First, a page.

Rosalind Petchesky has for many years been our 'dream choice' of speaker, and it was therefore with great enthusiasm and excitement that we welcomed Ros to Cambridge this autumn to deliver a lecture on a new definition of reproductive politics as securitization. Addressing issues of walls, people, movements and containment as 'reproductive politics' in the broadest sense, Ros characteristically mapped out an ambitious new model of how we might theorise containment as reproductive control, and resistance as a reproductive insurrection. Her lecture was followed by a moving half day workkshop with close colleagues Sonia Correa and Marge Berer that re-examined the long histories of reproductive rights activism and writing.
Feminist Classics Revisited
This term we hosted the fifth event in the Feminist Classics Revisited series which focused on Black British Feminism (1997) edited by Heidi Safia Mirza. The symposium brought together many of the book's contributors who reflected on their chapters and the impact the book has had, both on their lives and the lives of others. With contributions from Sara Ahmed, Bibi Bakare-Yusuf, Avtar Brah, Stella Dadzie, Gail Lewis, Lola Okolosie, Lola Olufemi, Tracey Reynolds and Amrit Wilson, among others, this celebratory event also served as a 20th birthday party for this much read and cited work.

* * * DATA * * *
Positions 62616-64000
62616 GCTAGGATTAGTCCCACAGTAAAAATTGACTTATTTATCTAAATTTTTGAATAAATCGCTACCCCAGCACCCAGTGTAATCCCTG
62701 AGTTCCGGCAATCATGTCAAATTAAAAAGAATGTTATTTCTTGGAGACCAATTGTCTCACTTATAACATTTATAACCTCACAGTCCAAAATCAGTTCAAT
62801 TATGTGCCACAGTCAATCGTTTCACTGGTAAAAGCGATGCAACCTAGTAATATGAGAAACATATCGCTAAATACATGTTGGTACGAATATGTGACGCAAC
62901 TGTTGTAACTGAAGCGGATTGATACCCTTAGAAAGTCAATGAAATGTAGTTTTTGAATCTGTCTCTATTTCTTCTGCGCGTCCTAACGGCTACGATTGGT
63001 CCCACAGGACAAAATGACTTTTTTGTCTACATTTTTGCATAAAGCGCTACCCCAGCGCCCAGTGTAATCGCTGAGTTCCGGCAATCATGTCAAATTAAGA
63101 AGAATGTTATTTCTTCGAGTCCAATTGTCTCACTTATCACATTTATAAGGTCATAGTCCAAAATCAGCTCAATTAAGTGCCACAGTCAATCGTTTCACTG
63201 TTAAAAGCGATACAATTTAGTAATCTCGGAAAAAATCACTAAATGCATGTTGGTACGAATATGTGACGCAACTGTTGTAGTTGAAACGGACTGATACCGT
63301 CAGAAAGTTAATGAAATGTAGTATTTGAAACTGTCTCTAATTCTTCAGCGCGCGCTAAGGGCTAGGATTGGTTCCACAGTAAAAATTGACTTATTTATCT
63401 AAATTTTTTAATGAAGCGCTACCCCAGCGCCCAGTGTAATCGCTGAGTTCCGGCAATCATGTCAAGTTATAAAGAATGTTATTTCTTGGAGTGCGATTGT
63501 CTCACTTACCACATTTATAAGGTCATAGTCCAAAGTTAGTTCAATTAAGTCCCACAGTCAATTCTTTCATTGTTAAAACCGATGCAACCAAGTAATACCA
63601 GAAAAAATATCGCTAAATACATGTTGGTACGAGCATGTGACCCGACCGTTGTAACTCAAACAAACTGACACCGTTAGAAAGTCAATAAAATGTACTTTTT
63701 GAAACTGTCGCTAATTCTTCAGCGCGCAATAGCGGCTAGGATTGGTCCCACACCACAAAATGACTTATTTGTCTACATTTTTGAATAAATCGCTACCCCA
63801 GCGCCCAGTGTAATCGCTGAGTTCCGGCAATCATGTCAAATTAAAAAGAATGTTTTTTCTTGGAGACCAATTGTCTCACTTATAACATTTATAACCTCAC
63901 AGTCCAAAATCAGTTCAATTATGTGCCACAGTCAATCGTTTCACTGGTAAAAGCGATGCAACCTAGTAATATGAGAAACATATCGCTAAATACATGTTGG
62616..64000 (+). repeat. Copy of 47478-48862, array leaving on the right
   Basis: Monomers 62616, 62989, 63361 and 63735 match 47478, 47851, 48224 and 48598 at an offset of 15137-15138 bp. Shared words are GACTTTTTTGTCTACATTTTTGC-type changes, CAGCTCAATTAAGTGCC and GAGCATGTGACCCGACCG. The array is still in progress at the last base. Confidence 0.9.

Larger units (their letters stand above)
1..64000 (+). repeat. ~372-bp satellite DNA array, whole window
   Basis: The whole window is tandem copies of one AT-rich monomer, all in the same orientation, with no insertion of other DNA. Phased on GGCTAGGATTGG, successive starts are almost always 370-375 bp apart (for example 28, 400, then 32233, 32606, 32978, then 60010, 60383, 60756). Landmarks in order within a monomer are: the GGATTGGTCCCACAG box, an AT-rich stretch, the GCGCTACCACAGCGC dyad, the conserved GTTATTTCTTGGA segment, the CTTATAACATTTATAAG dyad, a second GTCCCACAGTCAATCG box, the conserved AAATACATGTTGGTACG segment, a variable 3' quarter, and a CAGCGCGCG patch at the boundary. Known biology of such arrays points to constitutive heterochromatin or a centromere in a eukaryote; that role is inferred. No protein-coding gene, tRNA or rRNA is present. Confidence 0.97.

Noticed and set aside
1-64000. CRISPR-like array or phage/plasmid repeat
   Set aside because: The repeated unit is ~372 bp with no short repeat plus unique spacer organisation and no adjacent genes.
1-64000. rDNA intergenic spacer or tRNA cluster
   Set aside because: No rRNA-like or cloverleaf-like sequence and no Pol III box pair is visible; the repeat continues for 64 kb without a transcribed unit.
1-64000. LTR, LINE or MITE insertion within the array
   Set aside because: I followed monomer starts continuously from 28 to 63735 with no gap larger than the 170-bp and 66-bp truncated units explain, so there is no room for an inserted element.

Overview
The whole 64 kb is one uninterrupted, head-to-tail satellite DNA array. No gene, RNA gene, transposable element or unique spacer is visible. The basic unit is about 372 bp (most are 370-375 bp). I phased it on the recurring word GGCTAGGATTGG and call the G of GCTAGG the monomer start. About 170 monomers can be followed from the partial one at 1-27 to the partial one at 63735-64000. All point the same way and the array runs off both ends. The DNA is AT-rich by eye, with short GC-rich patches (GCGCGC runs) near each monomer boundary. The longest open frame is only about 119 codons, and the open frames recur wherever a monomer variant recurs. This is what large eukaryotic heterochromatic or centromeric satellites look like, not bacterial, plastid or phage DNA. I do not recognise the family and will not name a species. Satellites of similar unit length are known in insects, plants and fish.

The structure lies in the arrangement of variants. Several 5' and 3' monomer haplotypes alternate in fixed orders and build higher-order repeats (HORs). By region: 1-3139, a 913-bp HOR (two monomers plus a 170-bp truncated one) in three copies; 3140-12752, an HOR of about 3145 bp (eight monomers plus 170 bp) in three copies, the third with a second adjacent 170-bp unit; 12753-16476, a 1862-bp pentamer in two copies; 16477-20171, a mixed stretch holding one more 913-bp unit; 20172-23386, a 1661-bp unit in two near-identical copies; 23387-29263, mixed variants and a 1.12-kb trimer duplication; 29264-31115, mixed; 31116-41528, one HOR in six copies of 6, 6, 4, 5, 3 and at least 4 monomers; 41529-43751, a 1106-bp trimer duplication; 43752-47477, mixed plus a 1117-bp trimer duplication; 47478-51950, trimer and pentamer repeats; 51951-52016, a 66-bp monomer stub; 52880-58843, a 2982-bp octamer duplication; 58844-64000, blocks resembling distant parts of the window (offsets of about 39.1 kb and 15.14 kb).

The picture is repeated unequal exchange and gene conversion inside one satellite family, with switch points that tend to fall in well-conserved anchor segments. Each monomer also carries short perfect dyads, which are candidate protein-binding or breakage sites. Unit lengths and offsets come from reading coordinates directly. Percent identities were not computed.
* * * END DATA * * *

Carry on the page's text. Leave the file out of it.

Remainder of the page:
Anne McLaren Events
On the 20th of July the British Library held an event to celebrate the life and work of the scientist Anne McLaren. The keynote address delivered by Mary Warnock  with contributions from Elizabeth Robertson (Professor of Developmental Biology, Oxford) and Chris Hassan (Wellcome Trust) as well as a panel discussion and audience Q&A chaired by Sarah Franklin. They discussed Anne McLaren’s work as a scientist, her role in the development of IVF, and her contribution to public life including her work on the Warnock committee and the Human Fertilisation and Embryology Authority. You can read more about the event in a blog post by ReproSoc PhD student Marieke Bigg.
In view of McLaren’s career on the borders between science and policy the Wellcome Collection held the conference “Anne McLaren and Translation” on the 12th December as a chance to take a timely look at what is meant by ‘translational science’.